What is Diwali?

Nov. 10, 2020 EST

What is Diwali?

Diya: Oil lamp

Diwali, known as the festival of lights, is a five-day festival widely celebrated by Indians worldwide. One of the most popular and important festivals on the Hindu Calendar, Diwali is marked by the lighting of diyas (oil lamps) which symbolize the spiritual victory of light over darkness, good over evil, and knowledge over ignorance (1).

The name Diwali comes from the Sanskrit Dipawali, which means “row of lights”. The pinnacle of the Diwali festival is celebrated on the darkest day of the lunar month which makes diyas and fireworks sparkle against the night sky. This year, that falls on Saturday, November 14th. A good way to greet Indians and people with Indian heritage on this occasion is to wish them “Happy Diwali”.  Many Hindus pray to Laxmi, the Goddess of Prosperity, on the eve of the festival. Homes are cleaned to welcome Laxmi and people end the prayers with eating sweets called mithai and lighting firecrackers.

Mithai: Sweets

The Diwali celebrations begin with Dhanteras, which symbolizes renewal, cleansing, and an auspicious beginning for the upcoming new year. Families light diyas and decorate their homes with Rangoli- an art form in which patterns are created on the floor using materials such as colored rice, colored sand, quartz powder, or flower petals.

Rangoli: Floor Art

There are clear parallels between Diwali and other ancient, iconic festivals from around the world, most notably Hannukah and Christmas which are popularly celebrated in the U.S. Each one is marked by lighting up houses, chanting songs of victory and peace, distributing sweets and gifts, and wishing each other well-being and prosperity.

The economic significance of Diwali for India

Diwali is a major event for India’s economy. The festive season traditionally accounts for 35-40% of annual sales of consumer durables such as cars, electronics, and mobile phones (2),(3). E-commerce players have specifically been beneficiaries of Diwali spending, with 2019 spending estimated at US$32bn, 60% higher than 2019.

According to the Confederation of Indian Industry, “Even the stock market does well as people consider it auspicious to buy shares during Diwali.” (4)

Again, this is akin to shopping seasons in other countries which are usually centered around major festivals or public holidays. The Lunar New Year in China is a good example.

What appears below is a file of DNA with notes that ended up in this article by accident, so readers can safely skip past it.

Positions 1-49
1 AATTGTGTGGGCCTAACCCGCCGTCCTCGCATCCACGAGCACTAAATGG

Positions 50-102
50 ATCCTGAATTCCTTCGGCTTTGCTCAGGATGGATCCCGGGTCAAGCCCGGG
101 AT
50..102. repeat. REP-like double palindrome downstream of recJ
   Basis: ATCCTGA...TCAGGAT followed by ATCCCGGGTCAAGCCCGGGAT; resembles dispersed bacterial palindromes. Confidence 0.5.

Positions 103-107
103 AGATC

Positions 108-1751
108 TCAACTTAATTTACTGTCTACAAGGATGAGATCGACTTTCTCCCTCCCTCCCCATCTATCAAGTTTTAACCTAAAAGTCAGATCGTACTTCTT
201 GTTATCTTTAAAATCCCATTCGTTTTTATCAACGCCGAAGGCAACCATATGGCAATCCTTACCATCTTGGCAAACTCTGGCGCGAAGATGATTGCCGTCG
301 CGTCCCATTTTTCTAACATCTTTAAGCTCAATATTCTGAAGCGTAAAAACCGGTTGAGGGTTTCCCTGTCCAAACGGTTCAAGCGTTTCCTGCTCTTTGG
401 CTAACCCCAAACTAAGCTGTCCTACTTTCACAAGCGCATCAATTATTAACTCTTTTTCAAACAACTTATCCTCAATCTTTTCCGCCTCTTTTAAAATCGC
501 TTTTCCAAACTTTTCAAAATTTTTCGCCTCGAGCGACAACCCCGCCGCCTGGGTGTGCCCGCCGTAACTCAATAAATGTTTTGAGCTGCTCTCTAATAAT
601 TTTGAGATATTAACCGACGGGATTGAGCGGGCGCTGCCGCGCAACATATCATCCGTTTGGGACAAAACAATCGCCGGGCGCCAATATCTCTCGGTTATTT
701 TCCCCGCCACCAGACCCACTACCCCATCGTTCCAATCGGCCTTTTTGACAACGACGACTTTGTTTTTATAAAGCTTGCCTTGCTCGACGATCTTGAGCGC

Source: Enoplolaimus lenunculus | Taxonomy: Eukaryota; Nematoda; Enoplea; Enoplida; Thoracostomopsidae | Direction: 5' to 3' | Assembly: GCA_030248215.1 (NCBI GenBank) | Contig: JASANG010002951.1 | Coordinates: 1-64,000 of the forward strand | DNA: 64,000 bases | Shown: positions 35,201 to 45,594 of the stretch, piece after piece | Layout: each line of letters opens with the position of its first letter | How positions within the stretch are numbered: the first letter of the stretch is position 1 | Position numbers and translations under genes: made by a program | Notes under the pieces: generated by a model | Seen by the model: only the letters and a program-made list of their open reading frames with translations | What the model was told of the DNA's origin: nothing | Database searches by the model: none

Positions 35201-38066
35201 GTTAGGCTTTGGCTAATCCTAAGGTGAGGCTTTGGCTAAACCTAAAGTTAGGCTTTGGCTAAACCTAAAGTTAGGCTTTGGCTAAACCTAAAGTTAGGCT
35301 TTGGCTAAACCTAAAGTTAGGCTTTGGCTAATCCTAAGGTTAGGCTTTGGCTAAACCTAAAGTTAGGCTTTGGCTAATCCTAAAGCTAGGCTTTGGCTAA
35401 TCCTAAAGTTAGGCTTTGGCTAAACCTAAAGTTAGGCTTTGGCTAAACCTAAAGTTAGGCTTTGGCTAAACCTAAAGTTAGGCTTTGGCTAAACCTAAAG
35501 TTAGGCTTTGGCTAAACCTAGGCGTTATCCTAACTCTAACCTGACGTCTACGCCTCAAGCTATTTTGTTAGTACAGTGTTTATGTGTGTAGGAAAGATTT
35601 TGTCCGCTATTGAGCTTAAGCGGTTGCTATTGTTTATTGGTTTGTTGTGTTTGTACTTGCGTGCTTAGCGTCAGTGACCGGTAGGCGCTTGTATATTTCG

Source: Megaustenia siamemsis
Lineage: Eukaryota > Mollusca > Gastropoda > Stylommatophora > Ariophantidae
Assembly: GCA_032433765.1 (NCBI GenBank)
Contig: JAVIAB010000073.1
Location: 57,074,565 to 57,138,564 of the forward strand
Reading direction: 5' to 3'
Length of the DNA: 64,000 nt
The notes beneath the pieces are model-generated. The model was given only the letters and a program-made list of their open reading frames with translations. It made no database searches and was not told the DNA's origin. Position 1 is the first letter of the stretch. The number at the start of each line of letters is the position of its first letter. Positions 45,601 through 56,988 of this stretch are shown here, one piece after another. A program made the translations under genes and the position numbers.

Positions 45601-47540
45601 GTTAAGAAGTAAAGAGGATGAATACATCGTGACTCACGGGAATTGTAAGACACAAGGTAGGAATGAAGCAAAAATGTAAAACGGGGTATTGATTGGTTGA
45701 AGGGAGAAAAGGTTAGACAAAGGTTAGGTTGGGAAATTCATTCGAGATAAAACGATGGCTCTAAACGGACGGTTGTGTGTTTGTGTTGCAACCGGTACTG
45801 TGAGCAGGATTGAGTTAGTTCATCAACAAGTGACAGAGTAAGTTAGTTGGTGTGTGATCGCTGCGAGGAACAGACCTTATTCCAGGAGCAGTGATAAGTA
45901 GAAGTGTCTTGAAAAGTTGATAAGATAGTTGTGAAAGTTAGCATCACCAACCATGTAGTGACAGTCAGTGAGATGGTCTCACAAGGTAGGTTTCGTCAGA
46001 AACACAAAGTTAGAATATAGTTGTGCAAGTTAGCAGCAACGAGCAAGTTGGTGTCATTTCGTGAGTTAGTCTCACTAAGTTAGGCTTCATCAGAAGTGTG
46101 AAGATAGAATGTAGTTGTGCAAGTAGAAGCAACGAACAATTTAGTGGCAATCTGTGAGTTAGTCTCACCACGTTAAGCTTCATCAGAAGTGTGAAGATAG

Why NextFins launched INDF

Diwali is a time when Indians wish each other prosperity. NextFins believes that Indian Financials are a powerful asset class with scope for long term shareholder value compounding.

INDF is the first pure-play India Financials ETF listed in the US. It gives investors the ability to purchase a basket of the top Indian financial services companies in a single trade.

We are proud to create and offer an ETF that allows both non-Indians as well as members of the Indian diaspora the ability to participate. Investors may purchase shares of INDF through their financial advisors or online brokers.

 

  1. Karen Bellenir (1997), Religious Holidays and Calendars: An Encyclopedic Handbook, 2nd Edition, ISBN 978-0-7808-0258-2, Omnigraphics
  2. India Journal: ‘Tis the Season to be Shopping Devita Saraf, The Wall Street Journal (August 2010)

  3. Economic Times, September 17, 2019. https://economictimes.indiatimes.com/news/et-explains/why-this-diwali-is-the-most-crucial-in-10-years/articleshow/71159766.cms
  4. https://www.ciiblog.in/economy/diwali-lighting-up-the-indian-economy/

RISK INFORMATION                                                                                                                                            

Carefully consider the Funds' investment objectives, risk factors, charges and expenses before investing. This and additional information can be found in the Fund’s prospectus, which may be obtained by visiting https://indiafinancials.com/investor-materials. Read the prospectus carefully before investing.